s. There then arises the question whether orientation-reversing diffeomorphisms exist. There is an "essentially unique" smooth structure for any topological manifold of dimension smaller than 4. For compact manifolds of dimension greater than 4, there is a finite number of "smooth types", i.e. equivalence classes of pairwise smoothly diffeomorphic smooth structures. In the case of Rn with n ≠ 4, the number of these types in one, whereas for n = 4, there are uncountably many such types. One refers to these by exotic R4
Exotic R4
In mathematics, an exotic R4 is a differentiable manifold that is homeomorphic to the Euclidean space R4, but not diffeomorphic.The first examples were found by Robion Kirby and Michael Freedman, by using the contrast between Freedman's theorems about topological 4-manifolds, and Simon Donaldson's...

.

Differential structures on spheres of dimension from 1 to 20

The following table lists the number of smooth types of the topological m−sphere Sm for the values of the dimension m from 1 up to 20. Spheres with a smooth, i.e. C−differential structure not smoothly diffeomorphic to the usual one are known as exotic sphere
Exotic sphere
In differential topology, a mathematical discipline, an exotic sphere is a differentiable manifold M that is homeomorphic but not diffeomorphic to the standard Euclidean n-sphere...

s.
Dimension 1 2 3 4 5 6 7 8 9 10 11 12 13 14 15 16 17 18 19 20
Smooth types 1 1 1 ? 1 1 28 2 8 6 992 1 3 2 16256 2 16 16 523264 24

It is not currently known how many smooth types the topological 4-sphere S4 has, except that there is at least one. There may be one, a finite number, or an infinite number. The claim that there is just one is known as the smooth Poincaré conjecture
Poincaré conjecture
In mathematics, the Poincaré conjecture is a theorem about the characterization of the three-dimensional sphere , which is the hypersphere that bounds the unit ball in four-dimensional space...

(see generalized Poincaré conjecture
Generalized Poincaré conjecture
In the mathematical area of topology, the term Generalized Poincaré conjecture refers to a statement that a manifold which is a homotopy sphere 'is' a sphere. More precisely, one fixes a...

). Most mathematicians believe that this conjecture is false, i.e. that S4 has more than one smooth type. The problem is connected with the existence of more than one smooth type of the topological 4-disk (or 4-ball).

Differential structures on topological manifolds

As mentioned above, in dimensions smaller than 4, there is only one differential structure for each topological manifold. That was proved by Johann Radon
Johann Radon
Johann Karl August Radon was an Austrian mathematician. His doctoral dissertation was on calculus of variations .- Life :...

for dimension 1 and 2, and by Edwin E. Moise
Edwin E. Moise
Edwin Evariste Moise was an American mathematician and mathematics education reformer. After his retirement from mathematics he became a literary critic of 19th century English poetry and had several notes published in that field.-Early life and education:...

in dimension 3. By using Obstruction theory
Obstruction theory
In mathematics, obstruction theory is a name given to two different mathematical theories, both of which yield cohomological invariants.-In homotopy theory:...

, Robion Kirby
Robion Kirby
Robion Cromwell Kirby is a Professor of Mathematics at the University of California, Berkeley who specializes in low-dimensional topology...

and Laurent Siebenmann were able to show that the number of PL structures for compact topological manifolds of dimension greater than 4 is finite. John Milnor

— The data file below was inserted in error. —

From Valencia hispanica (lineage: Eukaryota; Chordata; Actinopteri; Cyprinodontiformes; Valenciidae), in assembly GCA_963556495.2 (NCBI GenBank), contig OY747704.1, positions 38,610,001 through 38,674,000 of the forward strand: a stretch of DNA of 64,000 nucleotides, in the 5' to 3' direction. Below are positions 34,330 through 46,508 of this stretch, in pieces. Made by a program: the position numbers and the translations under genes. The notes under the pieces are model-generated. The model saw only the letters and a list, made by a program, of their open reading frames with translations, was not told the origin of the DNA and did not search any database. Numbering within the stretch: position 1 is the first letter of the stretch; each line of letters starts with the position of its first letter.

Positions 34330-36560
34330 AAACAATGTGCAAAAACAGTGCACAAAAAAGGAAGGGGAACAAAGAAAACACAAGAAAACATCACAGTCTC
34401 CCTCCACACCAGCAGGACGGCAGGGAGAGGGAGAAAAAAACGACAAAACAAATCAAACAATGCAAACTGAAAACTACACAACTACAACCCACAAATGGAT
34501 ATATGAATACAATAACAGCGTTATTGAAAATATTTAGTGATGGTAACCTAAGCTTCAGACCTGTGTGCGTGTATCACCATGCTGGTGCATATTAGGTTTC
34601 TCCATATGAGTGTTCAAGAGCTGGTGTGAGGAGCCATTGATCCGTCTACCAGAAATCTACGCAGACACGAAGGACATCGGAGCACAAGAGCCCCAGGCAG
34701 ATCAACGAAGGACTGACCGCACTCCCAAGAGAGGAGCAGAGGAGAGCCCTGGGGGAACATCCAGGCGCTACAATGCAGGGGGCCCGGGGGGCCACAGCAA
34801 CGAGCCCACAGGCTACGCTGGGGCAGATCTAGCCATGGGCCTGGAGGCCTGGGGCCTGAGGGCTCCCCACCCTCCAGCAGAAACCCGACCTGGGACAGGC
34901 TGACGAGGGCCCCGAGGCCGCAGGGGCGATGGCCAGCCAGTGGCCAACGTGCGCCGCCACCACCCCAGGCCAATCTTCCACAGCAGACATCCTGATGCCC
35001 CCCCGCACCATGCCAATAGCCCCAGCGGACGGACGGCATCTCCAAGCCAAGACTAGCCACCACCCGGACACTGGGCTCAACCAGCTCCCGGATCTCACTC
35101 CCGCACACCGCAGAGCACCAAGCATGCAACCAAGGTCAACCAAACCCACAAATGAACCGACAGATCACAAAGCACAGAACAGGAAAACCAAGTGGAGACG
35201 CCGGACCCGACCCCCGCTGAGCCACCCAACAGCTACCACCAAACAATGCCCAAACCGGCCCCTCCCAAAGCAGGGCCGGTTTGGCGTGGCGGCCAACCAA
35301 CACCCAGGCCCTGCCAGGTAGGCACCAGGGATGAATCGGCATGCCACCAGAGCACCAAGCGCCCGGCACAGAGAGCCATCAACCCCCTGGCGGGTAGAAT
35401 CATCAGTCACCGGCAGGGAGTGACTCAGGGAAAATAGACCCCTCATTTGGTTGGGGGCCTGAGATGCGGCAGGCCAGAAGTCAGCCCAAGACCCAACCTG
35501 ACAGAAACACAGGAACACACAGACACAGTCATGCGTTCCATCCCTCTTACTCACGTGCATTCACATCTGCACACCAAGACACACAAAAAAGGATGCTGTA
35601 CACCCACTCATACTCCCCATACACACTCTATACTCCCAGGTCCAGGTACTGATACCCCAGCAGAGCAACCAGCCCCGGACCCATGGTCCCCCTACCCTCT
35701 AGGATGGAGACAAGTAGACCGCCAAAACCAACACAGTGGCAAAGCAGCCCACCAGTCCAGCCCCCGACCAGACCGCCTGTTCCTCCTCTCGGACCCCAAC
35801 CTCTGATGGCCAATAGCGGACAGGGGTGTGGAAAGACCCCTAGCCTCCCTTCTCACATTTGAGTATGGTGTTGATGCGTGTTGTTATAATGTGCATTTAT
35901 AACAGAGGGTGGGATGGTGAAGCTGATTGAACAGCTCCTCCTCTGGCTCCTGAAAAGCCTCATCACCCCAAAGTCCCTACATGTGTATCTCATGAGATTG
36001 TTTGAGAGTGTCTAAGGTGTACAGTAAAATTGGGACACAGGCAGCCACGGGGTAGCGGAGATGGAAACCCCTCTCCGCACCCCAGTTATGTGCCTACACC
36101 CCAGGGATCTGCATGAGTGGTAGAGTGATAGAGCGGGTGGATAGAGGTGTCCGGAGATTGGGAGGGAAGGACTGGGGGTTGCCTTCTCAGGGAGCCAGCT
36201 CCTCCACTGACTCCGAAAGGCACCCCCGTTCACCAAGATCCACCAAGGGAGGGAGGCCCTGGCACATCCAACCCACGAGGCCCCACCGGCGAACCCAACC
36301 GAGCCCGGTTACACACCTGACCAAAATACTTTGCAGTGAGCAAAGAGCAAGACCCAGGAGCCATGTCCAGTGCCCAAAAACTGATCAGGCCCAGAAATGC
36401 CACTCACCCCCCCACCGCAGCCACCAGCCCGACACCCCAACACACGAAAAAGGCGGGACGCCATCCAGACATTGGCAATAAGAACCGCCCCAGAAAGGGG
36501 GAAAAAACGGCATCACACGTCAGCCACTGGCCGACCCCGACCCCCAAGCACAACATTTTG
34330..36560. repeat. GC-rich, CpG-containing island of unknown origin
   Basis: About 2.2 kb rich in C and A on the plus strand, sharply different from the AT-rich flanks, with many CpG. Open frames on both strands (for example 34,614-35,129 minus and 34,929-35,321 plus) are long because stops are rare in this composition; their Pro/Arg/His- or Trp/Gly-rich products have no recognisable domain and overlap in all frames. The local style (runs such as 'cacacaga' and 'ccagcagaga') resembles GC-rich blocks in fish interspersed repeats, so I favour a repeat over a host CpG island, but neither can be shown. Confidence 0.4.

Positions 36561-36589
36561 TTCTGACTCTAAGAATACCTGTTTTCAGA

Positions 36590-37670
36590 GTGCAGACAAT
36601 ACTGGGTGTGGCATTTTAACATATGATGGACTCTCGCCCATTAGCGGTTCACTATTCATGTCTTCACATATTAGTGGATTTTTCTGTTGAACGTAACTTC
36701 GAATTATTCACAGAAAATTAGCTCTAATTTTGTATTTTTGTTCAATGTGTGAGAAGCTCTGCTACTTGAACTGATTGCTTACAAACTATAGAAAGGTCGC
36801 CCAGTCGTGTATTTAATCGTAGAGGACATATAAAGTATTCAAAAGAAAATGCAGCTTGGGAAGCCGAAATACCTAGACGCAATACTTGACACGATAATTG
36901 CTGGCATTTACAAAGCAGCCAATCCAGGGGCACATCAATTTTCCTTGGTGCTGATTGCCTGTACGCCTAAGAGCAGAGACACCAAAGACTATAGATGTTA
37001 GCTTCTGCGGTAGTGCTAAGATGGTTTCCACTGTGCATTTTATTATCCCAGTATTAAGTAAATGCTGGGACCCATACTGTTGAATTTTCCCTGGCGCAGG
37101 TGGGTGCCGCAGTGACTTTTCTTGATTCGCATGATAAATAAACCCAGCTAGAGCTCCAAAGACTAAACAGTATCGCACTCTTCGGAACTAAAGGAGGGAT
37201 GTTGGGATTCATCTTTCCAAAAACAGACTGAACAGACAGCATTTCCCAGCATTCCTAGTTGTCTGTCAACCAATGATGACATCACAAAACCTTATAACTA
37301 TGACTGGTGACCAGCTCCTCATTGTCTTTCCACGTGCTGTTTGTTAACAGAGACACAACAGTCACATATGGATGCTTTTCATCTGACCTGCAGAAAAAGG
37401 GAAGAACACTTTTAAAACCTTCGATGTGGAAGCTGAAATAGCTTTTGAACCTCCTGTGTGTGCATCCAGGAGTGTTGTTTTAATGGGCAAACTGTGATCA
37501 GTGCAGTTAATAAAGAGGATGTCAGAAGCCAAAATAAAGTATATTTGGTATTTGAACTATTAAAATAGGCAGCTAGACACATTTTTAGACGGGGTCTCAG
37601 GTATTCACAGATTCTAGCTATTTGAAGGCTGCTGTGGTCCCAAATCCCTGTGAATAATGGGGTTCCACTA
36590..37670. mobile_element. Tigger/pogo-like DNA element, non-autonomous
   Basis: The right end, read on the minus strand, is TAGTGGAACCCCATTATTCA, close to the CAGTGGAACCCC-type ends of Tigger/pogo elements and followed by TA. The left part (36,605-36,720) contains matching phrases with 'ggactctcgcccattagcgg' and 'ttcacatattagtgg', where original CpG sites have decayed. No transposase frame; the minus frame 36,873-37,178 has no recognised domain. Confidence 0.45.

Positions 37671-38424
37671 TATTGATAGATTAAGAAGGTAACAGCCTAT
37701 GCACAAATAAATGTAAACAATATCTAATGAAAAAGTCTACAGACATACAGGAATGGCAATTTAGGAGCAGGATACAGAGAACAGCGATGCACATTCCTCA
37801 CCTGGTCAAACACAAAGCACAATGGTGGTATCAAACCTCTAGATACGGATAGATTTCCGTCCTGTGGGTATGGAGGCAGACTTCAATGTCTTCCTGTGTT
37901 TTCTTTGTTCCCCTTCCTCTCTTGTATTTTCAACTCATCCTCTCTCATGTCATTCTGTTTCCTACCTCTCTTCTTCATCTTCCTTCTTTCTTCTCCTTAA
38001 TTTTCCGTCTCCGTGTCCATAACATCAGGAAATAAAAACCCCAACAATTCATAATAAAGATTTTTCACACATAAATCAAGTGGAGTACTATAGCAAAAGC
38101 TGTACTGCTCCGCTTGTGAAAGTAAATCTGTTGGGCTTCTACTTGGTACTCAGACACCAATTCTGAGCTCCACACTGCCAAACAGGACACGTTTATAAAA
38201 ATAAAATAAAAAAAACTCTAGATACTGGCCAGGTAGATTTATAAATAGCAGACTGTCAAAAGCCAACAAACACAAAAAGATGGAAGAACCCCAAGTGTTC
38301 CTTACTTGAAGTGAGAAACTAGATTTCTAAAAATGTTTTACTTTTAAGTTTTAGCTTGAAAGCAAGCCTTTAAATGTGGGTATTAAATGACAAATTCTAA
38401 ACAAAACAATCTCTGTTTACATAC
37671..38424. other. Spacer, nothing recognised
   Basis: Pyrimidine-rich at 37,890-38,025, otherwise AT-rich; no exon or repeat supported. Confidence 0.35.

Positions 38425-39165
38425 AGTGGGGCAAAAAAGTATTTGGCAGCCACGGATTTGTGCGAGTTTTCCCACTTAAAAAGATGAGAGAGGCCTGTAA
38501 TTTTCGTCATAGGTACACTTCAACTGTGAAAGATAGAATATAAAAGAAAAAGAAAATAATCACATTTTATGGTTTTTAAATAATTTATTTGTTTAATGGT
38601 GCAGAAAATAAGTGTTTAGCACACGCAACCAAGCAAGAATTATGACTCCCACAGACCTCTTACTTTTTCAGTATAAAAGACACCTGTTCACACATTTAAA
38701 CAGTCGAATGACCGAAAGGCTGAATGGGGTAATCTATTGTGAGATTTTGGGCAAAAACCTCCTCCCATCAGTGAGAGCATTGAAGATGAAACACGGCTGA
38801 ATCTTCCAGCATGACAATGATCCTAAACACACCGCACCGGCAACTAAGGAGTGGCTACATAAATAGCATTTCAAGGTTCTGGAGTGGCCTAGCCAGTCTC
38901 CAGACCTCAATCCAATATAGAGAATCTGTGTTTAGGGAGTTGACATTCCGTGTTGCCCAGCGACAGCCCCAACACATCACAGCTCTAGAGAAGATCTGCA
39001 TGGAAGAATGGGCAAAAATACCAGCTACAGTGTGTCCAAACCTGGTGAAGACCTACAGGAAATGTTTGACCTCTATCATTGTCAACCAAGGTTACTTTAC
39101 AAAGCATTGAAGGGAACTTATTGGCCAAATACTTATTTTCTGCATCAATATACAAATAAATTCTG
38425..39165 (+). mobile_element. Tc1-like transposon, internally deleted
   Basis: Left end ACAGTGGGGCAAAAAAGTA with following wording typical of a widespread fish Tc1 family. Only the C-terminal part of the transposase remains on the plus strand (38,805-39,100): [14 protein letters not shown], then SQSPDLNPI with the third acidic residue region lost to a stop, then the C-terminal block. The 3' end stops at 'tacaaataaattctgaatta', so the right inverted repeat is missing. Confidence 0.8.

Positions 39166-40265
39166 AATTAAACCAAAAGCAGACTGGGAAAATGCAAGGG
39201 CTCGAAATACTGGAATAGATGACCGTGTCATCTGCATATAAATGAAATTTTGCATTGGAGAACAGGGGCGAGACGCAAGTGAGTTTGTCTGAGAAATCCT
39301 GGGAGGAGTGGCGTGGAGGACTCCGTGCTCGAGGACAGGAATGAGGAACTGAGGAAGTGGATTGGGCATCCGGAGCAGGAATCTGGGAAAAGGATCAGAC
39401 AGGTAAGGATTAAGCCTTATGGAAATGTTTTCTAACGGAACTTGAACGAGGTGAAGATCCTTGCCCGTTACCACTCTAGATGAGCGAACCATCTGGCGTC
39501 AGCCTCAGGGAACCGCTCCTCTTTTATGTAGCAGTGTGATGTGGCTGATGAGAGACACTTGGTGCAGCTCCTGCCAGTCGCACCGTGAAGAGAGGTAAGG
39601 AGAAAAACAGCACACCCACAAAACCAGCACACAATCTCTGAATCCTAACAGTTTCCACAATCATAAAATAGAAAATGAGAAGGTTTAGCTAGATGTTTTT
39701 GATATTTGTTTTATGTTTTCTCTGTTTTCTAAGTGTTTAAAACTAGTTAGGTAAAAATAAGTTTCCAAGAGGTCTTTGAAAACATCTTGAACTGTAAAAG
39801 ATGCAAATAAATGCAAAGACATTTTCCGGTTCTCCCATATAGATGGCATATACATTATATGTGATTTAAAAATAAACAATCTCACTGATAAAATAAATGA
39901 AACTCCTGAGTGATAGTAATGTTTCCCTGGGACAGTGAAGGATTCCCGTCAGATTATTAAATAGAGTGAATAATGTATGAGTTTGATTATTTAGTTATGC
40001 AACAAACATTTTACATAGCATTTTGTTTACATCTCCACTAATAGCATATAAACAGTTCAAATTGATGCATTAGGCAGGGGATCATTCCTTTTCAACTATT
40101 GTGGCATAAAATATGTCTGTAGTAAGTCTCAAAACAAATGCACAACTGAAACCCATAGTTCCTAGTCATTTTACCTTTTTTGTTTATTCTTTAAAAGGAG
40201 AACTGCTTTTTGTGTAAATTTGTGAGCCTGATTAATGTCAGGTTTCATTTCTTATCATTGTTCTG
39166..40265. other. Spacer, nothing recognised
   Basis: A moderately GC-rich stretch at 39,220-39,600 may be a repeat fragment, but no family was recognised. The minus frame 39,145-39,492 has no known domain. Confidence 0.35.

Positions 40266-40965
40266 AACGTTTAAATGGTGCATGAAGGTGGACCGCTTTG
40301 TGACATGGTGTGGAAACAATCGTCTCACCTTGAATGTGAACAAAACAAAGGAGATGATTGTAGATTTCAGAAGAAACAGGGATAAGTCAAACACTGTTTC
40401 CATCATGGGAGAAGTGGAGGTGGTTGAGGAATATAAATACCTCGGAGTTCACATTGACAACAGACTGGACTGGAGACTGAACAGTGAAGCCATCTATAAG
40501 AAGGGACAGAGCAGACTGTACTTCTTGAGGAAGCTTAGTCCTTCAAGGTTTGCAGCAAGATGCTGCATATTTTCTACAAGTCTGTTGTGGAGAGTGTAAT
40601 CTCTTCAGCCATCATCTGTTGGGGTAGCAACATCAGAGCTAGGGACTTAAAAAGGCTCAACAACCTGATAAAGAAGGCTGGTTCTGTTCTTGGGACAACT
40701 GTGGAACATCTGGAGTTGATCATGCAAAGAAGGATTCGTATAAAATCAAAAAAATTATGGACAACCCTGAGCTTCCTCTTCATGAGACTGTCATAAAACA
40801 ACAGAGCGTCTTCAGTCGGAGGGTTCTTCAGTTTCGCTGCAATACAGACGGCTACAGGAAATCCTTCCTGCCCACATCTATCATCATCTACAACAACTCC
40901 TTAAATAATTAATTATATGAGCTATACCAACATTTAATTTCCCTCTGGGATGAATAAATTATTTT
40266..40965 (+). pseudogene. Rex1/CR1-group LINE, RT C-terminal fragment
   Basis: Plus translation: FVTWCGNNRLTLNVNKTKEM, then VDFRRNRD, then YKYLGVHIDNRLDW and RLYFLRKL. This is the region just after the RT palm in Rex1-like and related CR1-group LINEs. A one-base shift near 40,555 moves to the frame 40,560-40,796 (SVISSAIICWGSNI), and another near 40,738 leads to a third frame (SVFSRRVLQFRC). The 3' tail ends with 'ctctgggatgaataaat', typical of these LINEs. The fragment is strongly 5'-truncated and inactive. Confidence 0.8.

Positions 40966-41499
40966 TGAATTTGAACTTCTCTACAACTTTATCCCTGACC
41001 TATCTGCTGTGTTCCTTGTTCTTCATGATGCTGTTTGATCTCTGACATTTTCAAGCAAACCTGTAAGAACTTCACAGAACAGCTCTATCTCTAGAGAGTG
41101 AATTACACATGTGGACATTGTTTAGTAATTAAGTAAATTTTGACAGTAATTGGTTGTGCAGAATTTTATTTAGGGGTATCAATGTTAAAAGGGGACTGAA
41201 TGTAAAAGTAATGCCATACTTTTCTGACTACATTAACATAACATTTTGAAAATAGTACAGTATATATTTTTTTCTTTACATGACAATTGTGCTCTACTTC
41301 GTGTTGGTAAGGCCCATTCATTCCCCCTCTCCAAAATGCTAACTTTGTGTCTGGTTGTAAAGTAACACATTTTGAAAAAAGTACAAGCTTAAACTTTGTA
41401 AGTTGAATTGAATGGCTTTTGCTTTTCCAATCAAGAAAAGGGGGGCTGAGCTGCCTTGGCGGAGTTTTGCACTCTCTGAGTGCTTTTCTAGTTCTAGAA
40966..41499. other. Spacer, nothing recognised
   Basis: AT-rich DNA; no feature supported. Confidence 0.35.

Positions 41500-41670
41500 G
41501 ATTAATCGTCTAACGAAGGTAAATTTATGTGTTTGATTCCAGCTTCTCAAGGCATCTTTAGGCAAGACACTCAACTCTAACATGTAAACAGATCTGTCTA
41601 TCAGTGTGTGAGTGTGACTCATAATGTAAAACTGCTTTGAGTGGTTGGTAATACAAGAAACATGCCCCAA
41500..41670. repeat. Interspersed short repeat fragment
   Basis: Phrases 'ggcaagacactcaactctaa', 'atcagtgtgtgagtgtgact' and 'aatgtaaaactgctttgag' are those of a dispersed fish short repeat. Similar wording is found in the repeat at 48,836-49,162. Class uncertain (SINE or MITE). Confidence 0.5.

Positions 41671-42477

John Milnor
John Willard Milnor is an American mathematician known for his work in differential topology, K-theory and dynamical systems. He won the Fields Medal in 1962, the Wolf Prize in 1989, and the Abel Prize in 2011. Milnor is a distinguished professor at Stony Brook University...

, Michel Kervaire
Michel Kervaire
Michel André Kervaire was a French mathematician who made significant contributions to topology and algebra. He was the first to show the existence of topological n-manifolds with no differentiable structure , and computed the number of exotic spheres in dimensions greater than four...

, and Morris Hirsch
Morris Hirsch
Morris William Hirsch is an American mathematician, formerly at the University of California, Berkeley.A native of Chicago, Illinois, Hirsch attained his doctorate from the University of Chicago in 1958, under supervision of Edwin Spanier and Stephen Smale. His thesis was entitled Immersions of...

proved that the number of smooth structures on a compact PL manifold is finite and agrees with the number of differential structures on the sphere for the same dimension (see the book Asselmeyer-Maluga, Brans chapter 7) By combining these results, the number of smooth structures on a compact topological manifold of dimension not equal to 4 is finite.

Dimension 4
4-manifold
In mathematics, 4-manifold is a 4-dimensional topological manifold. A smooth 4-manifold is a 4-manifold with a smooth structure. In dimension four, in marked contrast with lower dimensions, topological and smooth manifolds are quite different...

is more complicated. For compact manifolds, results depend on the complexity of the manifold as measured by the second Betti number
Betti number
In algebraic topology, a mathematical discipline, the Betti numbers can be used to distinguish topological spaces. Intuitively, the first Betti number of a space counts the maximum number of cuts that can be made without dividing the space into two pieces....

. For large Betti numbers in a simply connected 4-manifold, one can use a surgery along a knot or link to produce a new differential structure. With the help of this procedure one can produce countably infinite many differential structures. But even for simple spaces like one doesn't know the construction of other differential structures. For non-compact 4-manifolds there are many examples like having uncountably many differential structures.

In 2010, Akhmedov and Park constructed infinitely many non-diffeomorphic smooth structures on .